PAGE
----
By Vanessa Czerniawski, Health Promotion Officer
This article was first published in the July 2020 edition of the Planning Institute of Australia’s Planning News.
My gym temporarily closed in March this year. The playgrounds that I regularly visited with my toddler also closed. Like many other Victorians, I had to re-think ways to use public spaces to maintain my fitness and entertain my very energetic 3-year old. I soon realised that, despite restricted access to areas I used to frequent, I was actually interacting with public spaces more often overall and in so many different ways than I could have ever expected. And I wasn’t the only one.
Public spaces foster social connections, encourage physical activity and recreational pursuits, and play a significant role in community life. Being able to occupy public space can positively impact on social, mental and physical health. Experiencing public spaces in new ways also really highlighted the importance of ensuring all public spaces are designed to be enjoyed by everyone within the community. Good design is crucial to creating spaces that are safe and inclusive for everyone – particularly for women and girls.
My area of work is health promotion, at a women’s health organisation, where we work with our partner organisations to ensure they consider the unique needs of women and girls when making program planning decisions. Putting a ‘gender lens’ on everything is what we do, which means we support state-wide and local bodies to consider how gender inequality impacts on women’s experiences. This approach can be applied across all disciplines – including urban planning and design.
The evidence shows that women are more likely than men to feel unsafe in public spaces, and are also more likely to feel as though a space is not designed with them in mind. This is particularly true for women who experience other intersecting forms of marginalisation, such as those who identify as LGBTIQ, women from migrant backgrounds, older women, Aboriginal women and women with a disability. Only 61% of Australian women reported feeling safe when walking alone at night, compared to 77% of men (Safety – Australia, OECD Better Life Index 2020). These perceptions of a lack of safety in public spaces can make women feel anxious and make them less likely to occupy these spaces, which means they are also missing out on the many benefits that public spaces bring. What is it about public spaces that can make women feel as though they are not made for them, and how can this be addressed through design?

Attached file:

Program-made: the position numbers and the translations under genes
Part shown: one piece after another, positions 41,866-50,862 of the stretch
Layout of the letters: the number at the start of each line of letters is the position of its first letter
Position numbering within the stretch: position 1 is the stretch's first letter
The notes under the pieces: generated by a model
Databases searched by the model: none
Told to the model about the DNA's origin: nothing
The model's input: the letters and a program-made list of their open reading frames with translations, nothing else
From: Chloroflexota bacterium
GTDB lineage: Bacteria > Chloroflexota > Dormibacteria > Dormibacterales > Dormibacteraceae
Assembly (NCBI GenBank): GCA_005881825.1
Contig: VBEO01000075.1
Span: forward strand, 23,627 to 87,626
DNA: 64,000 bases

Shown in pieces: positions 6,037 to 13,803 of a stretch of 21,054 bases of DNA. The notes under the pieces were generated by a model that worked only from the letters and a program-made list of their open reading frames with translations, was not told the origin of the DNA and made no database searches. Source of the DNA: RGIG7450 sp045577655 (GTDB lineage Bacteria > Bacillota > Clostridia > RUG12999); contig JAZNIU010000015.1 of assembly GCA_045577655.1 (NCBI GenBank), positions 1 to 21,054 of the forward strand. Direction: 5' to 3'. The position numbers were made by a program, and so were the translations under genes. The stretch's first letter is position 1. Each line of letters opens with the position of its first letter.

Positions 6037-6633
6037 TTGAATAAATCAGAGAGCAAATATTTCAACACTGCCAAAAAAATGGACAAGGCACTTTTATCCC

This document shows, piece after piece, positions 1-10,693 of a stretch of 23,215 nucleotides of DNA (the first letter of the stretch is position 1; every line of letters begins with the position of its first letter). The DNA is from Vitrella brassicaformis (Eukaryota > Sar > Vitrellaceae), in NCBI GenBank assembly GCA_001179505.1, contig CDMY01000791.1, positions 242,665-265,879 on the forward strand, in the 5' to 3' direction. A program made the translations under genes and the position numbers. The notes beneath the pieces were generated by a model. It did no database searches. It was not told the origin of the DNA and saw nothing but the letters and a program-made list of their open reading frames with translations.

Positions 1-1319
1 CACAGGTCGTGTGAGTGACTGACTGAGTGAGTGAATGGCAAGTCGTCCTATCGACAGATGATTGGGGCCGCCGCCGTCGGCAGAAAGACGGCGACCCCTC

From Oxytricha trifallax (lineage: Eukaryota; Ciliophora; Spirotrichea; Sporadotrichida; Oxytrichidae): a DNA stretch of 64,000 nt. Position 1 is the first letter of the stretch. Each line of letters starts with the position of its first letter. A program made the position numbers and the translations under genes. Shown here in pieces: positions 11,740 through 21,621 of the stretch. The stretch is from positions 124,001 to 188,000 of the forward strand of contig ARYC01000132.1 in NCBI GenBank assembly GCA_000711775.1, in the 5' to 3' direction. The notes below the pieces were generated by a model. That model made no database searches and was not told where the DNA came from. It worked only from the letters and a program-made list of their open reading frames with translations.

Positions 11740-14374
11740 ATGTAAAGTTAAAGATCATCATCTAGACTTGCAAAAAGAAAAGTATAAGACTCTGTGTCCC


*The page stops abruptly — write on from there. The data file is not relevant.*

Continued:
Use and perception unique to lived experience
Women use and perceive public spaces in ways that are unique and specific to their lived experience, and much of this is influenced by the roles that they have historically taken on within our society. For example, women are more likely to take on care taker roles, and specific design considerations to make spaces useable and safe for young children and the elderly can make them more engaging for women. This could include designing walking paths with wide footpaths for prams, wheelchairs and walkers and accessible toilets with baby change facilities. Playgrounds are another key public space used by women, and thoughtful design can hugely impact on whether these are utilised. Ensuring that playgrounds have clear lines of sight to, that toilets and change facilities are within the vicinity and the provision of adequate seating are basic, yet key design aspects to ensure playgrounds are regarded as safe and accessible.
Other physical infrastructure, such as easy to read signs and directions, adequate lighting and well-maintained paths can influence women’s decision to engage with spaces. Additionally, mixed use areas where people can walk, play, eat and exercise at different times of the day ensure that the area is used at all times, encouraging community members to linger, which has the flow on effect of increasing women’s perceptions of safety and time spent there (Safe Public Places: Rethinking Design for Women Safety, Soraganvi, AS, 2017).
Subjective elements of the environment can also impact on women’s willingness to engage with spaces. A predominance of male named businesses, statues and artwork by men, and sexist and provocative ads can make women and girls feel excluded (Research project highlights the varied ways a woman can feel unsafe in a city, Kalms, N, Matthewson, G and Salen, The Sydney Morning Herald, 2017). It’s therefore key that, along with addressing physical safety, planners consider how women are represented and recognised in public spaces. An example from Spain is the conscious effort of naming streets after women (in Barcelona, the number of streets named after women went from 7% in 1996 to 27% in 2010) and encouraging public art to remember the contribution that women have made to Spain (Designing cities for women: lessons from Barcelona’s ‘Feminist City’, Abbey Seitz, streets.mn, May 22 2020).
In order to create safe and inclusive public spaces for all women, their voices and expertise must be front and centre in every stage of planning through a co-design approach. Firstly, it is about ensuring that women are working in urban design leadership positions so that they are able to bring their perspectives and experiences to the table. It is also about listening to the voices of women within a community in order to gather rich, real world data that can be used to guide the design and development of useable, inclusive and accessible public spaces.
By placing that ‘gender lens’ over public spaces, and by considering the unique needs of the whole community, planners have the opportunity to create spaces that are attractive, active, healthy, safe and inclusive – for everyone.